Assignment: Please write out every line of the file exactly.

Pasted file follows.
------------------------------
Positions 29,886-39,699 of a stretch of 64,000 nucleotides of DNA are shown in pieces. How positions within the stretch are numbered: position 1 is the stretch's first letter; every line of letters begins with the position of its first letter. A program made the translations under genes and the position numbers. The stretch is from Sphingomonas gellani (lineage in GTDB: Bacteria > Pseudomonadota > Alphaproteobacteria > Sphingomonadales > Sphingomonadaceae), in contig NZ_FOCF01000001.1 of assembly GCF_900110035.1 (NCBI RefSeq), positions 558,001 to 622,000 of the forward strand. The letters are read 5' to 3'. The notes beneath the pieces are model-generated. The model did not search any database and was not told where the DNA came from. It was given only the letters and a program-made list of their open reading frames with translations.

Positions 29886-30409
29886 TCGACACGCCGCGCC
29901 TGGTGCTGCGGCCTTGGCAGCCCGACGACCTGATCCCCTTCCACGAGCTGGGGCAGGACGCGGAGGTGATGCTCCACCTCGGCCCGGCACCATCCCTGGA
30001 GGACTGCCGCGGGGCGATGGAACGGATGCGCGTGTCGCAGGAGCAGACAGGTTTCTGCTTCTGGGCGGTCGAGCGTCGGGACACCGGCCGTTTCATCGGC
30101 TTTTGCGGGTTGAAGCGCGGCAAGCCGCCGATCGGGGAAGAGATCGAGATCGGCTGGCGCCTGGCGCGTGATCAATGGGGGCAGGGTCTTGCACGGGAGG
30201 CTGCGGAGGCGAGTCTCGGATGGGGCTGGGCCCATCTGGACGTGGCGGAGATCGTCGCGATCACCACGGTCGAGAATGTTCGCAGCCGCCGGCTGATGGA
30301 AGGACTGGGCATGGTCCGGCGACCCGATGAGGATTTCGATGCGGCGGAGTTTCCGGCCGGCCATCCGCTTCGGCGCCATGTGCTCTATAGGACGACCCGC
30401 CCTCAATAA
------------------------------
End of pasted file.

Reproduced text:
Positions 29,886-39,699 of a stretch of 64,000 nucleotides of DNA are shown in pieces. How positions within the stretch are numbered: position 1 is the stretch's first letter; every line of letters begins with the position of its first letter. A program made the translations under genes and the position numbers. The stretch is from Sphingomonas gellani (lineage in GTDB: Bacteria > Pseudomonadota > Alphaproteobacteria > Sphingomonadales > Sphingomonadaceae), in contig NZ_FOCF01000001.1 of assembly GCF_900110035.1 (NCBI RefSeq), positions 558,001 to 622,000 of the forward strand. The letters are read 5' to 3'. The notes beneath the pieces are model-generated. The model did not search any database and was not told where the DNA came from. It was given only the letters and a program-made list of their open reading frames with translations.

Positions 29886-30409
29886 TCGACACGCCGCGCC
29901 TGGTGCTGCGGCCTTGGCAGCCCGACGACCTGATCCCCTTCCACGAGCTGGGGCAGGACGCGGAGGTGATGCTCCACCTCGGCCCGGCACCATCCCTGGA
30001 GGACTGCCGCGGGGCGATGGAACGGATGCGCGTGTCGCAGGAGCAGACAGGTTTCTGCTTCTGGGCGGTCGAGCGTCGGGACACCGGCCGTTTCATCGGC
30101 TTTTGCGGGTTGAAGCGCGGCAAGCCGCCGATCGGGGAAGAGATCGAGATCGGCTGGCGCCTGGCGCGTGATCAATGGGGGCAGGGTCTTGCACGGGAGG
30201 CTGCGGAGGCGAGTCTCGGATGGGGCTGGGCCCATCTGGACGTGGCGGAGATCGTCGCGATCACCACGGTCGAGAATGTTCGCAGCCGCCGGCTGATGGA
30301 AGGACTGGGCATGGTCCGGCGACCCGATGAGGATTTCGATGCGGCGGAGTTTCCGGCCGGCCATCCGCTTCGGCGCCATGTGCTCTATAGGACGACCCGC
30401 CCTCAATAA